BAGHDAD – Iraqi forces battled Islamic State militants for a third day on Tuesday in a remote western town far from the Mosul offensive, but the U.S.-led coalition said the militants have not succeeded in diverting resources from the fight to retake Iraq's second largest city.
Here is a look at the major developments on the ninth day of the Mosul offensive
FIGHTING IN REMOTE TOWN
The assault in Rutba, hundreds of miles (kilometers) to the south of Mosul in the western Anbar province, is the latest in a series of what U.S. officials are calling "spoiler attacks," aimed at stretching Iraqi forces and sowing fear far from Mosul's front lines.
Brett McGurk, the White House envoy to the coalition battling IS, insisted the militants' strategy was failing, saying there had been "no diversion whatsoever" of forces taking part in the Mosul operation, which is expected to take weeks, if not months.
Iraqi Prime Minister Haider al-Abadi later acknowledged that the militants had briefly seized the local government headquarters of Rutba, before being driven out "within hours" by security forces, who regained control of the town.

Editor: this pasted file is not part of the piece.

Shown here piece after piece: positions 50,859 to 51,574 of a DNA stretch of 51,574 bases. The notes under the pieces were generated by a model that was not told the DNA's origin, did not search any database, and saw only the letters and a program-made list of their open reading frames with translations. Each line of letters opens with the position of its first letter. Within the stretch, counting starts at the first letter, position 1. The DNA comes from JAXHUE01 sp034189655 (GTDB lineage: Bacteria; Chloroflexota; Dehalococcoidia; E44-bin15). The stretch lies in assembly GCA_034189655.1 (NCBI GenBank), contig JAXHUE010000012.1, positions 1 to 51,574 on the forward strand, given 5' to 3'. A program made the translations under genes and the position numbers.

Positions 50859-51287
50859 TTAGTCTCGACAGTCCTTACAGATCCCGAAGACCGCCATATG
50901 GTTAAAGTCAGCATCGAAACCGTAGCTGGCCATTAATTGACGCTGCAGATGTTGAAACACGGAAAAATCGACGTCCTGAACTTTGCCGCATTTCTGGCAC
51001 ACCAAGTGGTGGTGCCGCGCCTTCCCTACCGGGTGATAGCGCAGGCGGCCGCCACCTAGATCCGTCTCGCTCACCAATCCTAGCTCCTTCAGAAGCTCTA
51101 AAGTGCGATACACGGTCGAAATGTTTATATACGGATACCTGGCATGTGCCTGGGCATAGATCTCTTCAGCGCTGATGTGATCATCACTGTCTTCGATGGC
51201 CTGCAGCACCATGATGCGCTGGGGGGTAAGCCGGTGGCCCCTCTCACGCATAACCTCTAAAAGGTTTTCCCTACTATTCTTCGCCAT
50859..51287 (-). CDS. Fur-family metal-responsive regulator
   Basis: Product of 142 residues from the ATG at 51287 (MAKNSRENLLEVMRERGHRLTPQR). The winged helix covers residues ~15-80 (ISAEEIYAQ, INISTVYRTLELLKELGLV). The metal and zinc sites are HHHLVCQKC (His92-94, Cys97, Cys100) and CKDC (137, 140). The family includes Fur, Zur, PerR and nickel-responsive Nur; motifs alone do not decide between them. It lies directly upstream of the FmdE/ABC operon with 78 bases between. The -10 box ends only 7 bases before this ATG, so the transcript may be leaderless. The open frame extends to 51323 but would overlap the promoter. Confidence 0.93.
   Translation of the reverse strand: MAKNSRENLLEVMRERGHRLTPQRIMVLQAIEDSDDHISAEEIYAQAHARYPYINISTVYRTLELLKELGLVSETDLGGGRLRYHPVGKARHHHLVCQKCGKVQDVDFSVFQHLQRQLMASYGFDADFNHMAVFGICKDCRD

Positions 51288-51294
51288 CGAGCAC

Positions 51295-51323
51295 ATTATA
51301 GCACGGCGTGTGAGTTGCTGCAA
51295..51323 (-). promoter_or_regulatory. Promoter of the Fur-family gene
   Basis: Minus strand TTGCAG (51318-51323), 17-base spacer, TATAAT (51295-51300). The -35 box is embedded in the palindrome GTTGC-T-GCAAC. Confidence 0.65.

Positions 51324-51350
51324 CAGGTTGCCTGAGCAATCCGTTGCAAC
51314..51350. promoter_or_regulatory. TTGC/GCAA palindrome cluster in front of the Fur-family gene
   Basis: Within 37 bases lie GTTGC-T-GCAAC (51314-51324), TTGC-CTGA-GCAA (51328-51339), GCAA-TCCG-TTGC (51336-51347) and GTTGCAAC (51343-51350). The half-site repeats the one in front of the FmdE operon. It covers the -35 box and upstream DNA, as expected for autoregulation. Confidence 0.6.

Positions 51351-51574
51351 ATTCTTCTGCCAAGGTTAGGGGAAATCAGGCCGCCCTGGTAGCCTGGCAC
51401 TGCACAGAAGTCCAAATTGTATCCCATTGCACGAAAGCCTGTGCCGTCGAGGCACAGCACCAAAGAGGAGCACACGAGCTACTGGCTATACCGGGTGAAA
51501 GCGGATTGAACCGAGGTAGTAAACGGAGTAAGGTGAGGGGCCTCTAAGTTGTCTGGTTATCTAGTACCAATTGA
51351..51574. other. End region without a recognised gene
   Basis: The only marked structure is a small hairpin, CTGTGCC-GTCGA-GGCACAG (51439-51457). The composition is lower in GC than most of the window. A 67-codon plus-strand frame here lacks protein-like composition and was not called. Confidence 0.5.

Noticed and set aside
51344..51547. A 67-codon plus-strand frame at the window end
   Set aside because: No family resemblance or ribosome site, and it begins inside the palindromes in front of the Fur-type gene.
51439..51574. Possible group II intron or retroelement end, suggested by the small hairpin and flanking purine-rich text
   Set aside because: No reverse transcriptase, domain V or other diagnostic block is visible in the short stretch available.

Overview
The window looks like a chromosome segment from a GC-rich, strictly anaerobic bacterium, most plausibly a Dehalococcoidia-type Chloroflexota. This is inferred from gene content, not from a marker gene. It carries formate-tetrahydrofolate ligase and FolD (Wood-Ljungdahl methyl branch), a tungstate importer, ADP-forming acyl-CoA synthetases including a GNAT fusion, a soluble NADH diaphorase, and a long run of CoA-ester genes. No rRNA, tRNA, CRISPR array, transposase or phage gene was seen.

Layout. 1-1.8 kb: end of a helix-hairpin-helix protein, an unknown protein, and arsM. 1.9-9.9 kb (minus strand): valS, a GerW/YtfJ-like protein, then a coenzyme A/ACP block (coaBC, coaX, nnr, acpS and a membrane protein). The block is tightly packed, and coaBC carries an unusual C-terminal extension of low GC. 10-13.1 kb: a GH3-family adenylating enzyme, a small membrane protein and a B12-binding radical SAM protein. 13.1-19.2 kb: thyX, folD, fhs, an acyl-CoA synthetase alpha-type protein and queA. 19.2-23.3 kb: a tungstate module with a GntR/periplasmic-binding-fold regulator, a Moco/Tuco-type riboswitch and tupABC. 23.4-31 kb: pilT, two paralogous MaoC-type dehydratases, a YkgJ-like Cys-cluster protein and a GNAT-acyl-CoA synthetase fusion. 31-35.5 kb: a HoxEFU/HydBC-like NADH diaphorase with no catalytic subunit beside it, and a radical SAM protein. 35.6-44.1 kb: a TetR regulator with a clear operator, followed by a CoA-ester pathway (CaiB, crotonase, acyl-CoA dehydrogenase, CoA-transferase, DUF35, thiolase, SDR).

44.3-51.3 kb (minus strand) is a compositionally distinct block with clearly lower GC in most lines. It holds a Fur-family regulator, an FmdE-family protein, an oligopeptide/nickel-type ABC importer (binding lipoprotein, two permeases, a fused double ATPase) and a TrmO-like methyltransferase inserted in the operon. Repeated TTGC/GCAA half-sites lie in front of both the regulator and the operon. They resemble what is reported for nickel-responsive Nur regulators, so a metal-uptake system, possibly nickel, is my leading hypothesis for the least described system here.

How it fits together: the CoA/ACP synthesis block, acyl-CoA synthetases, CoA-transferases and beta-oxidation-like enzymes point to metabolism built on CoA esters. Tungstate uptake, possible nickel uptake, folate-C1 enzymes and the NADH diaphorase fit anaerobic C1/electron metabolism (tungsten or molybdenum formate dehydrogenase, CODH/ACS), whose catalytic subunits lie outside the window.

U.S. officials said there was still fighting underway in Rutba as of Tuesday afternoon.
Last week the group launched a similar assault in and around the northern city of Kirkuk, some 170 kilometers (100 miles) southeast of Mosul, igniting gun battles that lasted two days and killed at least 80 people.
Fighting was still underway on Tuesday in a belt of villages and towns to the north, east and south of the city. Maj. Gen. Haider Fadhil said the Iraqi special forces had reached a village located 6 kilometers (4 miles) from the eastern edge of Mosul.
Around 335 civilians were evacuated to a refugee camp from the village of Tob Zawa, about 9 kilometers (5½ miles) from Mosul, which was retaken by special forces on Monday, Fadhil said. He said the civilians were relocated to protect them from possible IS shelling.
The U.S.-led coalition said it carried out several airstrikes in support of the Mosul operation, including five on Monday that destroyed 22 fighting positions, eight tunnels and nine vehicles, one of which was rigged with explosives.
The U.S. is also providing ground support for the Mosul operation, with more than 100 American soldiers embedded with Iraqi units and hundreds more working in staging bases. A U.S. soldier was killed by a roadside bomb last week.